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27 November 2014, 13:06
Hampshire Cricket Club say they're 'shocked and saddened' by the death of former player Phillip Hughes.
The 25-year-old was hit on the head during New South Wales' first-class match against South Australia on Tuesday (25 November). Hughes had scored 63 runs when he was hit by a ball from bowler Sean Abbott. He was wearing a helmet at the time.
New South Wales players and the umpires quickly rushed to his side and called for help.
Tony Grabs, a surgeon at St Vincent's Hospital in Sydney, said Philip Hughes suffered "catastrophic head injuries".
He said surgeons removed part of the batsman's skull to relieve pressure on his brain, but he did not improve and died from a cerebral haemorrhage.
Hughes played for Hampshire in 2010.
Hampshire Cricket Chairman, Rod Bransgrove, said:
“I cannot begin to comprehend the loss of a talented, ebullient and lovely lad. In the Australia dressing room after the It20 at the Ageas Bowl in 2013, Hughesy said to me that after Warne, Katich, Watson and Clarke he felt like Hampshire's forgotten Aussie. I told him then, and I say it again now, you will never be forgotten Hughesy - you are part of our family. Rest in peace buddy.”
Hampshire Cricket Chief Executive, David Mann, said:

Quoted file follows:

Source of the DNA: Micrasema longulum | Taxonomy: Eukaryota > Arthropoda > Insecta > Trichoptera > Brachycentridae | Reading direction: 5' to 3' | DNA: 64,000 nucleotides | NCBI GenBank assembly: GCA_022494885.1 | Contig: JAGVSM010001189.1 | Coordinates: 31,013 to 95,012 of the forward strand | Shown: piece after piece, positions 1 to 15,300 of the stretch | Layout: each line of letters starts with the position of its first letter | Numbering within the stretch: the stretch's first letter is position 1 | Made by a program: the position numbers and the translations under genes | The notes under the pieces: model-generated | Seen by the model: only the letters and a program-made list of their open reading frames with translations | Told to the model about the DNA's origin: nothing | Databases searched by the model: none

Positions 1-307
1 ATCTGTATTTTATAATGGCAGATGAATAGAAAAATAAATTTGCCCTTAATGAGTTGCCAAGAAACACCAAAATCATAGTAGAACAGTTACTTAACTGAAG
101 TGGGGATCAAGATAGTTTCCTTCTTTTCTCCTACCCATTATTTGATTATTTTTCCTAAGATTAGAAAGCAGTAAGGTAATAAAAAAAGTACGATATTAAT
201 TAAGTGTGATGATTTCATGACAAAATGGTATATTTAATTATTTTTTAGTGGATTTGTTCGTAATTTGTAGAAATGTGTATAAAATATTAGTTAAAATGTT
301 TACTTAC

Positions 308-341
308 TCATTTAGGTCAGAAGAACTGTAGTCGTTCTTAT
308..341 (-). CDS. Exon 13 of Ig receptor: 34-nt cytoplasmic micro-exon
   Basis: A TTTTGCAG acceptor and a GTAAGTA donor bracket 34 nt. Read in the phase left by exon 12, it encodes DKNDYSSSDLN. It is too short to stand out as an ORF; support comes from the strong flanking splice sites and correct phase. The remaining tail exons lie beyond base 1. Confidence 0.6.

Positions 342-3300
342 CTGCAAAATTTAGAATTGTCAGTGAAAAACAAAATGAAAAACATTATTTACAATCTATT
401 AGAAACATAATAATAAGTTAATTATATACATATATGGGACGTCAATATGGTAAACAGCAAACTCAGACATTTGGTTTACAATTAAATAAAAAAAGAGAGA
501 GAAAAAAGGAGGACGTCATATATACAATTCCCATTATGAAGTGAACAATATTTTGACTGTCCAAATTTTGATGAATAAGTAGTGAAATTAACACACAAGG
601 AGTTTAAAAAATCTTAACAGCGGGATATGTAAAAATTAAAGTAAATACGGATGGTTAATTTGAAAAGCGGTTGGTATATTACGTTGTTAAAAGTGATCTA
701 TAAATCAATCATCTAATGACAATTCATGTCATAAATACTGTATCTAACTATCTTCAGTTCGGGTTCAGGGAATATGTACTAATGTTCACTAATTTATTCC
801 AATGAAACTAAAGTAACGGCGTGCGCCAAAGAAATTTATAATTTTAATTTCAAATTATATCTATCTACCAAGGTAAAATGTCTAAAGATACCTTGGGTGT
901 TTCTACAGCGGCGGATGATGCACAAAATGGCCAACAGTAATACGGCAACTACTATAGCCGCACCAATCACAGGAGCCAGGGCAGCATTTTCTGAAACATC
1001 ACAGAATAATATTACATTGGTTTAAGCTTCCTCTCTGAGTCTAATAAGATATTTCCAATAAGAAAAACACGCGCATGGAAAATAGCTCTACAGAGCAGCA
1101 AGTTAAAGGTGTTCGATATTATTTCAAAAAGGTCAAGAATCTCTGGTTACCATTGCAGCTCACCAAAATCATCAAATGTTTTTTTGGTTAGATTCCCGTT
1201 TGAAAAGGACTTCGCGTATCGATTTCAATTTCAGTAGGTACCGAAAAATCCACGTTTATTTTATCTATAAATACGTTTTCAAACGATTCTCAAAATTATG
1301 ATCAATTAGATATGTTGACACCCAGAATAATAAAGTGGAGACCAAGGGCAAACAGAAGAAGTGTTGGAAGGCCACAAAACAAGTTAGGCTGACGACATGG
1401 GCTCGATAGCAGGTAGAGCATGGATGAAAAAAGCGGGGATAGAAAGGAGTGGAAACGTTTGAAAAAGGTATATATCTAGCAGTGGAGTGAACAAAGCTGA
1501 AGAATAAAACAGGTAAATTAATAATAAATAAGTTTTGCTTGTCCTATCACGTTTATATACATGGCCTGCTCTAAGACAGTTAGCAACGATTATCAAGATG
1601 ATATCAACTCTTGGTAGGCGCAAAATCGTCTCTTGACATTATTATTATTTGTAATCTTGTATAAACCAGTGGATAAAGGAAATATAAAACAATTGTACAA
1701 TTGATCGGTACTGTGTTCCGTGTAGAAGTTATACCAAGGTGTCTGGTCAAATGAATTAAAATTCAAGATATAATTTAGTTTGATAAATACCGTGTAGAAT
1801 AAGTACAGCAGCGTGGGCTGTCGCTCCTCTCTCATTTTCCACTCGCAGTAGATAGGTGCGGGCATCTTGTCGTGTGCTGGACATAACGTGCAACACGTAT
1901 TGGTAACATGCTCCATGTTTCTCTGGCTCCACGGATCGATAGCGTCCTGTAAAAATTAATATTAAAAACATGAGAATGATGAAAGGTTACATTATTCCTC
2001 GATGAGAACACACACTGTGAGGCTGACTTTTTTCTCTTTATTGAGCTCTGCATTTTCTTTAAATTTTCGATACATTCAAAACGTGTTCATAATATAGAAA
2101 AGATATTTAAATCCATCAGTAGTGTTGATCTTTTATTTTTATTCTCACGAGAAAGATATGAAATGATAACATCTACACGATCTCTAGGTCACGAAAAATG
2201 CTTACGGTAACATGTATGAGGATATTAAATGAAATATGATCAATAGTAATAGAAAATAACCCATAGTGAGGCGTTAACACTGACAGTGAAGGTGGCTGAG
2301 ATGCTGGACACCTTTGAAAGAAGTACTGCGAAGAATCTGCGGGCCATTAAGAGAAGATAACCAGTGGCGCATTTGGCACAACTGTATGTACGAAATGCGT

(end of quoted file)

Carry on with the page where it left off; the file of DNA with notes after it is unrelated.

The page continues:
“Everyone at Hampshire is shocked and saddened to hear this tragic news. All of our thoughts are with Phillip’s family and we join the cricket world in mourning.”
Cricket Australia chief executive James Sutherland said: "The word tragedy gets used too often in sport, but this freak accident is real life tragedy.
"Just days short of his 26th birthday, Phillip has been taken away from us too soon. He will forever be remembered as one of the elite few to have worn the baggy green cap, cap number 408."
Australian team doctor Peter Brukner said the cricketer suffered a compressed vertebral artery after he was hit by the ball and had to be resuscitated at the ground.
He said: "He never regained consciousness following his injury on Tuesday.
"He was not in pain before he passed and was surrounded by his family and close friends.
"As a cricket community we mourn his loss and extend our deepest sympathies to Phillip's family and friends at this incredibly sad time."
Australian Prime Minister Tony Abbott has led the tributes to the cricketer.
"His death is a very sad day for cricket and a heart-breaking day for his family," Mr Abbott said in a statement.
"What happened has touched millions of Australians. For a young life to be cut short playing our national game seems a shocking aberration."
A statement from the England cricket team said: "Our deepest sympathies go out to Phil Hughes' family, friends and teammates at this incredibly sad time.
"Phil was admired and respected by all he played with and against and will never be forgotten by the cricket community."
Teammates and other players are being offered counselling after Hughes' death.
Born in Macksville, New South Wales, Hughes made his Test debut against South Africa in Johannesburg in 2009 and became the youngest player to score two centuries in a test in only his second game for Australia.
He played 26 Test matches, 25 one-day internationals and one T20 international.